According to RT (Russian Television in English) in a late report that day, the events of May 2 started quietly and ended with violence and bloodshed (that has since been widely confirmed, although precise numbers remain uncertain):
“39 anti-government activists have died in a fire at Odessa’s Trade Unions House. Some burned to death, while others suffocated or jumped out of windows, the Ukrainian Interior Ministry reported. The building was set ablaze by pro-Kiev radicals.”
Earlier on May 2, around 2 p.m., some 1,500 pro-Kiev demonstrators gathered for a peaceful assembly in support of national unity, according to Agence France-Presse: at some point, “hundreds of pro-Russian militants swinging batons and wearing helmets on Friday attacked [the] rally”. Police intervened to try to break up the violence, which left dozens wounded on both sides.”
Where AFP saw an attack, RT saw a collision:
“A pro-unity demonstration, which included nationalists and football fans, ran into a rally preaching greater autonomy for the regions. Gunfire was heard” as two rival rallies met, police having failed to draw them apart. Over 2,000 protesters pelted each other with Molotov cocktails and smoke grenades. Pavements were dismantled to get the stones for the fight, like it was done in Kiev during the Maidan protests. Local police reported that four people were killed in the stand-off, and at least one of them died due to a gun-shot wound. At least 37 received injuries in clashes”.
“Some of the people in the group were wearing the ultra-nationalist Right Sector movement insignia. They were also armed with chains and bats and carried shields, as an Itar-Tass correspondent on the ground reported. The group tried to march through the city, chanting ‘Glory to Ukraine,’ ‘Death to enemies,’ ‘Knife the Moskals [derogatory for Russians]‘”.”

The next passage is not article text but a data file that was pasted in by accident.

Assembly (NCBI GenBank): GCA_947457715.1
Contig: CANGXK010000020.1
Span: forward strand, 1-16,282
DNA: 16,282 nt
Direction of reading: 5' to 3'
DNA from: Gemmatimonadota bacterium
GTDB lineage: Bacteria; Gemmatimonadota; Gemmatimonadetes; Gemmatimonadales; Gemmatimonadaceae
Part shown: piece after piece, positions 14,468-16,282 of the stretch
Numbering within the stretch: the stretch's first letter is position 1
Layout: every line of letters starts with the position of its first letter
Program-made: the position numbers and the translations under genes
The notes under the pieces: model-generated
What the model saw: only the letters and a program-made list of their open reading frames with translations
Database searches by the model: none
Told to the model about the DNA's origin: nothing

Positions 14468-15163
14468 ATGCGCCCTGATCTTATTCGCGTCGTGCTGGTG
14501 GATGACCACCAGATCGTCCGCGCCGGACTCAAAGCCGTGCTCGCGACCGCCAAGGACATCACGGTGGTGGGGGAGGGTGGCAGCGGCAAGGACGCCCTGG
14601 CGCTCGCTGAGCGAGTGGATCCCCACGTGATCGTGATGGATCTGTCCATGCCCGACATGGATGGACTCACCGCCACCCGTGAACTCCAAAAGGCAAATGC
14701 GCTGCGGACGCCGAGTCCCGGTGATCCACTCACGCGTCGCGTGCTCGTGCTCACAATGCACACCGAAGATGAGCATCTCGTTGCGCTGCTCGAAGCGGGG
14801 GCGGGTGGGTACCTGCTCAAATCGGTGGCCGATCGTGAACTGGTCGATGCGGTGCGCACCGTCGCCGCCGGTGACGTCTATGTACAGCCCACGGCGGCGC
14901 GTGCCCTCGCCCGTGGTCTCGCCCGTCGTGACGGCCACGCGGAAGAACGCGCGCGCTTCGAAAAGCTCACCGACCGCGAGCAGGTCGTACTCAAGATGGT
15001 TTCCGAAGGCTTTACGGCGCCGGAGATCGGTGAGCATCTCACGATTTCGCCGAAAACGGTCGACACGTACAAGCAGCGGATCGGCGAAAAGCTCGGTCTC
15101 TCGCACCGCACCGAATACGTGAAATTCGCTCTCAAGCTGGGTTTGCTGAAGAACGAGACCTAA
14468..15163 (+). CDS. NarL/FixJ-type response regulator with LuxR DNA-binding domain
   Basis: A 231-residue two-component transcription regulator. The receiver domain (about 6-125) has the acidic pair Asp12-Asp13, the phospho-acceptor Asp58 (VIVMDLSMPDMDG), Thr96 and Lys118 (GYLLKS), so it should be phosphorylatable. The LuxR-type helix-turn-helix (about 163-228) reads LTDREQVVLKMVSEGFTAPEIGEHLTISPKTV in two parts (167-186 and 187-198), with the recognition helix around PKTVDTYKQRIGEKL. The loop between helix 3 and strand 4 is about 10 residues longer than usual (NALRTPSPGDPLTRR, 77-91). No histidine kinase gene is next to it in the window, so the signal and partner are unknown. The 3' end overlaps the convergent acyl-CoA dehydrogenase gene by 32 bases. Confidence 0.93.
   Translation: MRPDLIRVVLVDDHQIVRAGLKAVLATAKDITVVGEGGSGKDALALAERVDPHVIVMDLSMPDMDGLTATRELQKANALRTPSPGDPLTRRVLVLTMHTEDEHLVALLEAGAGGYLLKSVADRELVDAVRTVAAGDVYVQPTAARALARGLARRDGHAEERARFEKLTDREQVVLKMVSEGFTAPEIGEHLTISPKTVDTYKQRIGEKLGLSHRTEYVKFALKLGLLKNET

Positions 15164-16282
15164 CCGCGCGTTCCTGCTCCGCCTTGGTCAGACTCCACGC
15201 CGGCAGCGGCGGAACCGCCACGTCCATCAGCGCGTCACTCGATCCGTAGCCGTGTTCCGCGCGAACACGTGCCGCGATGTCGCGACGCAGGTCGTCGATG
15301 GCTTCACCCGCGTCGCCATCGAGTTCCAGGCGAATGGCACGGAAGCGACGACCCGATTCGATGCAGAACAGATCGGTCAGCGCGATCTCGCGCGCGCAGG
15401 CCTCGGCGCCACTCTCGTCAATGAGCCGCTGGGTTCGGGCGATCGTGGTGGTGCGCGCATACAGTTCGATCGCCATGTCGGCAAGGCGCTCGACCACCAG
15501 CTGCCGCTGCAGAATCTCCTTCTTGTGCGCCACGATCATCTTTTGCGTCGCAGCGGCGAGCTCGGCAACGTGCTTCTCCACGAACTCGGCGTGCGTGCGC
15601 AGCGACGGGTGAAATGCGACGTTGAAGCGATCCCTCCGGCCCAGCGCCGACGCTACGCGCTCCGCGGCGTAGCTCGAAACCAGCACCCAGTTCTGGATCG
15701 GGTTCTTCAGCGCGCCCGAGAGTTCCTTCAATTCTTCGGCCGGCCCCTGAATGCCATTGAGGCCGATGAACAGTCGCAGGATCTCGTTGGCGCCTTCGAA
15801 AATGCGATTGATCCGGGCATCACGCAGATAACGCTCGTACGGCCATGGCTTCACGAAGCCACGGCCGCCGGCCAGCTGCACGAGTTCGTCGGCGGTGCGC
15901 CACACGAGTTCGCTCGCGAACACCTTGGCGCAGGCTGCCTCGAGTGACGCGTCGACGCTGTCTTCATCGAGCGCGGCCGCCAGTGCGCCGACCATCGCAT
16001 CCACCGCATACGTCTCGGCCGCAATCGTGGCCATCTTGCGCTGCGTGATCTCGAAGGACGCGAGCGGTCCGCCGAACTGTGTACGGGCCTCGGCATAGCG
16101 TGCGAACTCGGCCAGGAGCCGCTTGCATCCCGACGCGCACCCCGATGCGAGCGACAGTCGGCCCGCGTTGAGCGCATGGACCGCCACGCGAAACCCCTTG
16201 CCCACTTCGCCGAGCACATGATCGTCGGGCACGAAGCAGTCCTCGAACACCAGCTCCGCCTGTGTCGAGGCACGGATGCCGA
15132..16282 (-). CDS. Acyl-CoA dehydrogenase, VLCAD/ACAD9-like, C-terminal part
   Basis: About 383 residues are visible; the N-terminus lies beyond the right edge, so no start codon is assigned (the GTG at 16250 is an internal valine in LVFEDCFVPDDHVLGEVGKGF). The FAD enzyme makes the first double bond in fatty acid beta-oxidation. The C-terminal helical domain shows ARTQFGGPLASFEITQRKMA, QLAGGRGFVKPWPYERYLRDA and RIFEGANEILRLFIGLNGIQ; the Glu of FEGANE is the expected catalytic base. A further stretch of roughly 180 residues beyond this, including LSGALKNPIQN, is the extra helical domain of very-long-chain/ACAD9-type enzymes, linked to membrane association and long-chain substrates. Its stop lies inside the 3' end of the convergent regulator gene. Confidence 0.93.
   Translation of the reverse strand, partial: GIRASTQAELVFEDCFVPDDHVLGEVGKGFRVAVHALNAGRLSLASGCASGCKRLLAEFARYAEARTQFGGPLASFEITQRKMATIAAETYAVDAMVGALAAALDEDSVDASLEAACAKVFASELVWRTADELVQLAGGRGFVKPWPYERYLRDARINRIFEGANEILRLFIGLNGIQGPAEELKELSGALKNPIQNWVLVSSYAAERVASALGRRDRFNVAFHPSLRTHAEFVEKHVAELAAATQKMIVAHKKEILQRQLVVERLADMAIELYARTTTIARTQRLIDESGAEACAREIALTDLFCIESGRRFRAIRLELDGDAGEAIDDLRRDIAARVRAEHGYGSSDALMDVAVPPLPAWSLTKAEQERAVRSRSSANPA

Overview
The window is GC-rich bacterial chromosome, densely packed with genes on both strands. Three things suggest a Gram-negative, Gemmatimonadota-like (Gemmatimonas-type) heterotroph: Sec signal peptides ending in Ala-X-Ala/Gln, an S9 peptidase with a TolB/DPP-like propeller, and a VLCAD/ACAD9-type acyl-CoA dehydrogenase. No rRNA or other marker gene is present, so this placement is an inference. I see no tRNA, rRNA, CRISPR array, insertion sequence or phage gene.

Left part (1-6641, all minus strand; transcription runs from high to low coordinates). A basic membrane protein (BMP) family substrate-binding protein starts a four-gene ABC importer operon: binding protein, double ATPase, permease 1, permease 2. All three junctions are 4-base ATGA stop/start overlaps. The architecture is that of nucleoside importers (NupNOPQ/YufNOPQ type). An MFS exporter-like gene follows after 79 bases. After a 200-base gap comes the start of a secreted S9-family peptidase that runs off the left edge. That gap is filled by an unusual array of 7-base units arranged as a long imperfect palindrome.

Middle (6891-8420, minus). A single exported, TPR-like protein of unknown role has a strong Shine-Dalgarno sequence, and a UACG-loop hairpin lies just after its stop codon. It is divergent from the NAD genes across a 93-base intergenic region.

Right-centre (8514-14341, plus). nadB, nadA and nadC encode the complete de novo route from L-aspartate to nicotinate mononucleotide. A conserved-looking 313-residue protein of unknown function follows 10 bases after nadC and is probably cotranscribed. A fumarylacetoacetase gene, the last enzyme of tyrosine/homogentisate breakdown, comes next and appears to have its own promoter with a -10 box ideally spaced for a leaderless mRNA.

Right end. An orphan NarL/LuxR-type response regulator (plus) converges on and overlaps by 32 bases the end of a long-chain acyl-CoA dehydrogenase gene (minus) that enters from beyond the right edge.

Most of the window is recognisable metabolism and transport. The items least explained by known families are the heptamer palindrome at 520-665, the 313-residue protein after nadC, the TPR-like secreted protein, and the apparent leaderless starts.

Judging by some of the available video, most of the crowd was not involved in any violence. People by the hundreds mill about like a crowd at a carnival, wandering around an intersection where nothing appears to be happening, while a large cluster of people to one side looks down a street toward a sideshow, something billowing smoke out of sight of the camera. Even when there are explosions or when shots ring out, no one seems to react. The crowd is overwhelmingly male. A lone young woman with a camera seems unconcerned in the middle of the street. Some of the men are masked, or wearing uniforms of one sort or another; some wear helmets and quite a few carry sticks or clubs, and shields, but firearms are rarely shown. Only a few people have cameras visible. A group of ten or more pro-Kiev men hijack a fire truck, then sit on it without moving. A Molotov cocktail burns on an empty street.
A long video compilation starts in bright daylight, showing police forming a line with their backs to one group of protestors as they face a sketchy barricade of lumber, ladders, a dumpster, panels of some sort, and other large detritus. Beyond this is another crowd in the distance. Some in the near crowd throw stones over the police in front of them, but it’s unlikely any can throw far enough to reach the other crowd. These police do nothing to intervene. Later there are some 30 police huddled together behind their shields as a handful of young men pelt them with rocks. In other shots there are men (not police) with handguns and automatic weapons.
Kiev proxies perpetrated the worst carnage of the day
Later in the day, the pro-Kiev forces attack a large stone building, five stories tall, with a colonnaded front entrance that is barricaded by its defenders. The attackers dismantle and burn an encampment in front of the building, dismantling a speaker’s platform and towers for lights and sound equipment. This is Odessa’s Trade Unions House and it is under siege, surrounded by a scattered, bustling crowd of hundreds of mostly armed men. Some throw stones at the defenders. Shots are fired. Farther back are thin ranks of hundreds of onlookers, many passively taking pictures. It appears to be a scene of relentless, low-intensity but extreme vandalism.